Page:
‘Mathias was the first person I approached, but he was just about to move to Gothenburg. I met Pontus through a mutual friend and he had played with Erik in a bunch of bands. Around the first The Loyal-tour, Mathias moved back to Stockholm and joined us, so around 2005.’ During those times the setup has always been one of duality. Rasmus got to make the records exactly as he wanted, and once they were finished him and the band re-arranged and re-wrote together in rehearsals. ‘On tour, we’re just like any other band, except we never fight,’ he confirms. ‘Over the years the influence of the other dudes have grown more and more important to me, so for the next album, we’re contemplating doing it real old school … together in a room.’

Never get stuck

The four tracks of Trouble & Desire aged pretty well, I must say. Sam As In Samantha still got that gloomy notion that makes it a perfect tune for nocturnal walks in the dark while Nova Lee sounds like a great night out with your best mates (and the tempting girl that also plays a crucial part). When I Was A Kid spreads joyful optimism while the closing title-track delivers that wonderful Tiger Lou melancholia that is probably still my favourite side of Kellerman’s work to this day. It’s a quick rollercoaster ride through various emotions and the messages behind it remain timeless credos for the artist today.

‘I don’t want to get stuck, but right now I really don’t mind it. A lot of my time is spent looking at the world through the eyes of my children, and they fucking think everything is amazing! We only have a few years of watching them grow up, and I don’t want to bother with career-stuff, album releases and tours and never being home. I love my new job, and they give me all the freedom I require to not feel ‘stuck’, the rest is just confetti.’

It’s not automatically about overcoming your fears; it’s about learning to live with them. That’s another important lesson he gave me a few years back. If you cannot cast out the demons, just greet them with your middle finger or give them a hug occasionally. ‘I love the songs for what they represent, not for what they sound like,’ Rasmus tells me. ‘And also, it would be really depressing if I felt the same way now, as when I was 22!’ If getting older has one benefit it’s probably this one, right?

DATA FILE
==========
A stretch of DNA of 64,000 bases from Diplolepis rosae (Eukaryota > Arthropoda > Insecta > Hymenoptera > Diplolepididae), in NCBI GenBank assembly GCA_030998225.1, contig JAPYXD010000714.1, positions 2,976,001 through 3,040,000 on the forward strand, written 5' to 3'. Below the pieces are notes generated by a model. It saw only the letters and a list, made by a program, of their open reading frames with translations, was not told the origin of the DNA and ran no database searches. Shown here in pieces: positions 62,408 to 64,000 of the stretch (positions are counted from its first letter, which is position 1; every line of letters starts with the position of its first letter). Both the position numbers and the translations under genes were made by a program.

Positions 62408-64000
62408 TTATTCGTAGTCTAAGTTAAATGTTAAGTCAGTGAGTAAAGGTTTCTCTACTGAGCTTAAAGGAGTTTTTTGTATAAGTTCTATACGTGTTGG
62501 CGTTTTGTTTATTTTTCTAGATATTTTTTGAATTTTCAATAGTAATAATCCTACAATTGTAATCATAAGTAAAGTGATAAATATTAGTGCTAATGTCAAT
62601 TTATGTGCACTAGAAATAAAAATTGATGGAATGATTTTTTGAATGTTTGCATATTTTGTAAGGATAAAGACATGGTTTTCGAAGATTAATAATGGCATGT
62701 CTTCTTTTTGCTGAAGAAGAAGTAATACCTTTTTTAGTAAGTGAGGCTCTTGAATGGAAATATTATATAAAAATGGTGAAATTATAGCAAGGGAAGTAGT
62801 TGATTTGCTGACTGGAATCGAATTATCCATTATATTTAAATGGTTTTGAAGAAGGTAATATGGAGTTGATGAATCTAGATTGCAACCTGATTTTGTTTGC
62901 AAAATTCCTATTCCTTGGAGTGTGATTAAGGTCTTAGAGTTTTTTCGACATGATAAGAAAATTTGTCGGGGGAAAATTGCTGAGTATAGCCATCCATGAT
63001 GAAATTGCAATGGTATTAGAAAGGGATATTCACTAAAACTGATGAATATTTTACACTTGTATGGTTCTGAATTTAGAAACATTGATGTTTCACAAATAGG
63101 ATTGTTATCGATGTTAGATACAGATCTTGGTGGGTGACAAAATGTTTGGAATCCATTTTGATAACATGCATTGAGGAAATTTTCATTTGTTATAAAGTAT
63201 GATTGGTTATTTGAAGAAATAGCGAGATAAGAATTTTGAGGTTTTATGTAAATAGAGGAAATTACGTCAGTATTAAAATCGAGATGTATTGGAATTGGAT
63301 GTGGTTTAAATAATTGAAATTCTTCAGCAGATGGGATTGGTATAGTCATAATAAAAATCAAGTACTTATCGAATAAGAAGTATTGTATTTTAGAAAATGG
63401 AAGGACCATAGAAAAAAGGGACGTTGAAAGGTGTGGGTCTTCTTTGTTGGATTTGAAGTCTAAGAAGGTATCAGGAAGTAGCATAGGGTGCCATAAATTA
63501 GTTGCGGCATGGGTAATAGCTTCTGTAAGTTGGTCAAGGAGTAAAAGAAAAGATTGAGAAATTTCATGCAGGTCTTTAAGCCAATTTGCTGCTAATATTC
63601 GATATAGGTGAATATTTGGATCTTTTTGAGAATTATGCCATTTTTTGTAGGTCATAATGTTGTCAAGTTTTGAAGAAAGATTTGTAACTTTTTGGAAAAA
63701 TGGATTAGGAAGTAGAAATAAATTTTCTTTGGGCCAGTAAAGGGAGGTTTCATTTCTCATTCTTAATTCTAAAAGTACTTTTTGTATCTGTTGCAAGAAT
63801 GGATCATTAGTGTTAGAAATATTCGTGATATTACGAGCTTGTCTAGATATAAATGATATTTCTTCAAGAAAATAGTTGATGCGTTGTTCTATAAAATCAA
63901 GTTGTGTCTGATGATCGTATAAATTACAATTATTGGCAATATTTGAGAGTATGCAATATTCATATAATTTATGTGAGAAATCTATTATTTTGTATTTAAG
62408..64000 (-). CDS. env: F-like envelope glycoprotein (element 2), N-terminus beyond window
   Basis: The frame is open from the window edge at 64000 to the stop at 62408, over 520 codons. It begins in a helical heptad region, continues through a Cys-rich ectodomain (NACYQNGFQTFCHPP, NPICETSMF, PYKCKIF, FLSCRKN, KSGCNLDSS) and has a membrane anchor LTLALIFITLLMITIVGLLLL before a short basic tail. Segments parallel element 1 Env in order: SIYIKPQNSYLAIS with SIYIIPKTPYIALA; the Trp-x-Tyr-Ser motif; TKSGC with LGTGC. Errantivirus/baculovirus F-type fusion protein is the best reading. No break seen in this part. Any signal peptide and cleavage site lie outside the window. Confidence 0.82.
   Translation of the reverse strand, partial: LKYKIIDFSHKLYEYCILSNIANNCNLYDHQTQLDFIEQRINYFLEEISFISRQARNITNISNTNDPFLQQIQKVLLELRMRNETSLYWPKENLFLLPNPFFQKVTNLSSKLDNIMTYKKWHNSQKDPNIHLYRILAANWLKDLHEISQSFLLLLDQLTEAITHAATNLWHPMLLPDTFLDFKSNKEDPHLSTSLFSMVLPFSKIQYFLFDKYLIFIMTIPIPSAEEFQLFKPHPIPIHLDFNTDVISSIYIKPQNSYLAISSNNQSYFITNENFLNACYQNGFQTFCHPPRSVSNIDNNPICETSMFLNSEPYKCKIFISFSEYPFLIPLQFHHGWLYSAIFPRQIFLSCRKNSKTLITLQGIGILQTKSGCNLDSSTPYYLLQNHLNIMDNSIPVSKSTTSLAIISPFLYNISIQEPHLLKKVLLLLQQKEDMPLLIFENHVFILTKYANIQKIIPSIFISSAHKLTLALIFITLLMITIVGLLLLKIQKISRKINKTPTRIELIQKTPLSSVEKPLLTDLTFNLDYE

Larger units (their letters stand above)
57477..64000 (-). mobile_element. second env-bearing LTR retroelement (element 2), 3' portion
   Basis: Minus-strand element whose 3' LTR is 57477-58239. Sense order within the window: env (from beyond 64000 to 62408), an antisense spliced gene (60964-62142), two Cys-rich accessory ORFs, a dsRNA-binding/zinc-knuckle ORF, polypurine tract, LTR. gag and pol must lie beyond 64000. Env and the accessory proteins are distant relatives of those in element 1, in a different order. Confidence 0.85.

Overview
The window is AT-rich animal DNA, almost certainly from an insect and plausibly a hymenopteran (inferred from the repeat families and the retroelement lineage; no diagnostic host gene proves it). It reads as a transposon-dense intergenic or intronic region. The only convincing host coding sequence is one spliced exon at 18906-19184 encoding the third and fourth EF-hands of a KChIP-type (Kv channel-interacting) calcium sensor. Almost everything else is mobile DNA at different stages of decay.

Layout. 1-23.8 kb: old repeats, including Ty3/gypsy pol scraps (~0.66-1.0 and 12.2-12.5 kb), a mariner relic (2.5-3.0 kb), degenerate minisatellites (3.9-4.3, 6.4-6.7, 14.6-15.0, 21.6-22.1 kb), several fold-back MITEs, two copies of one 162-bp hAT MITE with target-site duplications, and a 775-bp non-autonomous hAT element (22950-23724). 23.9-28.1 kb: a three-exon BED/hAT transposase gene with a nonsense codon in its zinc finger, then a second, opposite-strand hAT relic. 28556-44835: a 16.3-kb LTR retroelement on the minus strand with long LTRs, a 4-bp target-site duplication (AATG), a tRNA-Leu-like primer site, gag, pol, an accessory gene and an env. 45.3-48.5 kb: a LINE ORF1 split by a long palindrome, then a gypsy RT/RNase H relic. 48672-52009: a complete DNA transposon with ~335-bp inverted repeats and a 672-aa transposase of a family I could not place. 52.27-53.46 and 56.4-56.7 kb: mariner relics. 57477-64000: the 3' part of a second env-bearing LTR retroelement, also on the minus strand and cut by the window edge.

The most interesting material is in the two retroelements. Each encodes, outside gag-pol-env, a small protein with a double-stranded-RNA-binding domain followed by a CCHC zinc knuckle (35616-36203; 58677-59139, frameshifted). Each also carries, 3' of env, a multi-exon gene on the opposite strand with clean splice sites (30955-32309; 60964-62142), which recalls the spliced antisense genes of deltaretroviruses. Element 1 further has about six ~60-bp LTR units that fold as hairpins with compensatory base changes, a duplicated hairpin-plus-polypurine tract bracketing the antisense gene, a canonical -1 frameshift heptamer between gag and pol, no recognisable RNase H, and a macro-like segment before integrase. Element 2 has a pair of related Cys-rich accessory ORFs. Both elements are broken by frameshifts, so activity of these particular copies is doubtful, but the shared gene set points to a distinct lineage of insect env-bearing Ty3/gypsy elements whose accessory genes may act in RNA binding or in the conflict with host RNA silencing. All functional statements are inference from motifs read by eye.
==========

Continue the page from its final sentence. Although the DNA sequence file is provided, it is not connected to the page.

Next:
Apart from the EP the release also features four hard-to-get B-Sides from the singles of his first two albums. They are pretty great tunes and I think Love That Sound and Pilots would have also perfectly fit on the band’s The Loyal album. When asked about that Rasmus actually can’t recall why they didn’t make the final cut in the first place. ‘We made The Loyal really quickly, most of the songs were written in the studio, some were written and recorded in one day. So at one point we just said ‘stop’ and I kept the half finished ones for later.’ As a special fan service this new release also features two previously unreleased tracks from that era. The uplifting A Room With A View was originally the original fifth song recorded for the Trouble & Desire EP. ‘I took it off at the very end, not really sure why,’ confesses the Swede, ‘Maybe it was too cheerful, too E.M. Foster or just didn’t fit.’

The artwork of the upcoming re-release.

The powerful Not Dead Anymore is the other ‘new’ track on this release and it’s a special one for the songwriter. ‘I first recorded it during the Is My Head Still On sessions. It sounded exactly like Placebo, or trying to anyways! So I left it off, but it lingered on for some reason.’ When the band recorded The Loyal one year later he returned to the song, slowed it down and made it a little gentler. ‘But it still didn’t feel right so it passed into the realms of the long lost and forgotten,’ Rasmus says. ‘Now, I love them both for what they represent. Just like all the other songs of mine, in the weird motley of personalities they are.’